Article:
Bay Area businesses worry about impact of potential blackouts during heat wave

ByAnser Hassan KGO logo
Sunday, September 4, 2022
Bay Area businesses fear impact of potential blackouts in heat wave
Bay Area businesses worry about the impact of potential blackouts during the heat wave as residents look for ways to stay cool Labor Day weekend.

DUBLIN, Calif. (KGO) -- In honor of the first ever National Cinema Day, movie theaters like Century Theater in Pleasant Hill, were selling tickets for just $3 on Saturday. That brought out the crowds, but some were also trying escape the heat.

"Going to the theaters is one way to get AC," said Cory Schoepf, who lives in Lafayette.

"Just trying to get out before it gets too hot, so we can be in with the AC," said Daeja Tillis, a Vallejo resident.

In Pleasanton, Meadowlark Dairy's soft serve ice cream was a huge hit with the hot weather. Shak Shaikh and his family made the trip from Fremont.

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"(My) kids get to run around a little bit. (We are sitting) under the shade. So it's a nice way to cool off," Shaikh said.

Sabiha Rashid and her husband celebrated their one-year wedding anniversary at Mirchi Café in Dublin, which was packed as the dinner rush began.

"We want to be with family and friends, and we have a nice breeze," Rashid said. Their group sat at the restaurant's shaded outdoor patio.

Holiday weekends like Labor Day weekend are critical for the restaurant industry says Mirchi Café owner and chef, Lisa Ahmad. But the heat wave and the threat of blackouts has her concerned.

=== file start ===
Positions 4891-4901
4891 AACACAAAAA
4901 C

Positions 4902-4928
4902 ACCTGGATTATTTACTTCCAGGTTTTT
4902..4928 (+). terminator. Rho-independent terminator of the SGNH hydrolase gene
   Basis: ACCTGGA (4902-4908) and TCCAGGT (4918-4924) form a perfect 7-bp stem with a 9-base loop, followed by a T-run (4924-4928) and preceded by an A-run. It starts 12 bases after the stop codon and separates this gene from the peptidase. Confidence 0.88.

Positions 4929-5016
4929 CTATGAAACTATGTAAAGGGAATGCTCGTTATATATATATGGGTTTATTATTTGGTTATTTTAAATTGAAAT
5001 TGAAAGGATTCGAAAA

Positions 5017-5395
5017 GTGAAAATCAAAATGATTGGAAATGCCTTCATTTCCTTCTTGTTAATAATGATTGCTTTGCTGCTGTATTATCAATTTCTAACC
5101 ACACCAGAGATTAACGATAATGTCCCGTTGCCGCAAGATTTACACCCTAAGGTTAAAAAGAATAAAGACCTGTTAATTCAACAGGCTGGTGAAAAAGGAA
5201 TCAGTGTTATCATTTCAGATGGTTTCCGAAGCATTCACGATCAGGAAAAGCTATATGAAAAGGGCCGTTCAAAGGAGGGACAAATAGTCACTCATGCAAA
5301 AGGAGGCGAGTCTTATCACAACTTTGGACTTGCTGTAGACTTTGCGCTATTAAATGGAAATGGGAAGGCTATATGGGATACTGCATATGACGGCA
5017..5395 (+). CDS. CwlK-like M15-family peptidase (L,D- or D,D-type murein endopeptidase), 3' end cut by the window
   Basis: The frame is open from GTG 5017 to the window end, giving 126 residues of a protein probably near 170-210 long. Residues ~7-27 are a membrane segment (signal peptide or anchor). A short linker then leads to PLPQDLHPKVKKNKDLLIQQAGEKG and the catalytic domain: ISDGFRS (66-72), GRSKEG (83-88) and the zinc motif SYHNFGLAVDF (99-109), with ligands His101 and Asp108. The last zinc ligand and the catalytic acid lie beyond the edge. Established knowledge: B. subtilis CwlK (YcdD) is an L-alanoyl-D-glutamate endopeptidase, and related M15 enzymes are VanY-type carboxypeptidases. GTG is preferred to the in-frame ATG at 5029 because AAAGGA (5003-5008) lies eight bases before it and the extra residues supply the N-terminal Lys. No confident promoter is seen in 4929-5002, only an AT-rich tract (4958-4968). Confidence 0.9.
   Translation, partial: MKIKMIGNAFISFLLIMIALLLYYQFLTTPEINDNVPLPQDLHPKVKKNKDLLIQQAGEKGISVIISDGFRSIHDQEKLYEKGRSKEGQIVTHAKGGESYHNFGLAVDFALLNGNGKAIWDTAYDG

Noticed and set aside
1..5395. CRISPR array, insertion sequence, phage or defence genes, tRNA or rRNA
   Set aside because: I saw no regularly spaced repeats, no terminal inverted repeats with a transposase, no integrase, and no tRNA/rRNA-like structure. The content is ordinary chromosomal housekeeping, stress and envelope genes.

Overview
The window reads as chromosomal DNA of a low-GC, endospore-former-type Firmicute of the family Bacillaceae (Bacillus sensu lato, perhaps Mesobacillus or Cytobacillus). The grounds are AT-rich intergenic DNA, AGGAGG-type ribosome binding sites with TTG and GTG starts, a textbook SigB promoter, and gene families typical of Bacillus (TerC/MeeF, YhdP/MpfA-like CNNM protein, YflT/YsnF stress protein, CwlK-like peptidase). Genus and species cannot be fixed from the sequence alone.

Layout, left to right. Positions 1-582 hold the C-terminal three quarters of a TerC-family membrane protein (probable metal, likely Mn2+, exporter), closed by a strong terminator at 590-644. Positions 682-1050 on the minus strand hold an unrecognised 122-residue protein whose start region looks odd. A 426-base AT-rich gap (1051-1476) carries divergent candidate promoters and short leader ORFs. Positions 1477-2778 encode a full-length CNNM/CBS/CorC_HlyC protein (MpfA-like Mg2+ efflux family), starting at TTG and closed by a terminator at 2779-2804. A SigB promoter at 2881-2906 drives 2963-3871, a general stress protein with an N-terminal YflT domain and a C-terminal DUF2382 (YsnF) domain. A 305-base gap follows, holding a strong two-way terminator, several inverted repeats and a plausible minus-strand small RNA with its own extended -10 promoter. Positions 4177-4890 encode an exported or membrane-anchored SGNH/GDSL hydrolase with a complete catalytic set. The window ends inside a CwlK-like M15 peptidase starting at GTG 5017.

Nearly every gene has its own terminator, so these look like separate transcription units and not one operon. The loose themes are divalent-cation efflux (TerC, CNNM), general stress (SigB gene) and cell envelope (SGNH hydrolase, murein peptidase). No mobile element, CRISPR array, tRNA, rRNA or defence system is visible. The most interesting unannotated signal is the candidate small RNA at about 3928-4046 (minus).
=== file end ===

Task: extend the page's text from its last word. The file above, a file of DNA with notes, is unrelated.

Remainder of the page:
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"If you lose that, it's a huge, huge chunk out of that bottom line," Ahmad said.

Mirchi Café's menu is described as American comfort classics with a Pakistani twist. Ahmad just celebrated 18 years in business this week.

Many restaurants are facing a labor shortage. Inflation is pushing up costs and eating away at profits -- all this at a time when restaurants are trying to rebound from the pandemic.

If a blackout happens, Ahmad says the food that will be spoiled could total thousands of dollars in losses in just a matter of days.

"That's an investment for the restaurateur, because you take in raw product, you process it, add your ingredients and you sell it. And if you lose that, you are literally losing like 30% your total cost of business for that month," Ahmad said.

So far, the restaurant has been packed. Customers are staying cool. Like so many, Ahmad just hopes the power stays on.


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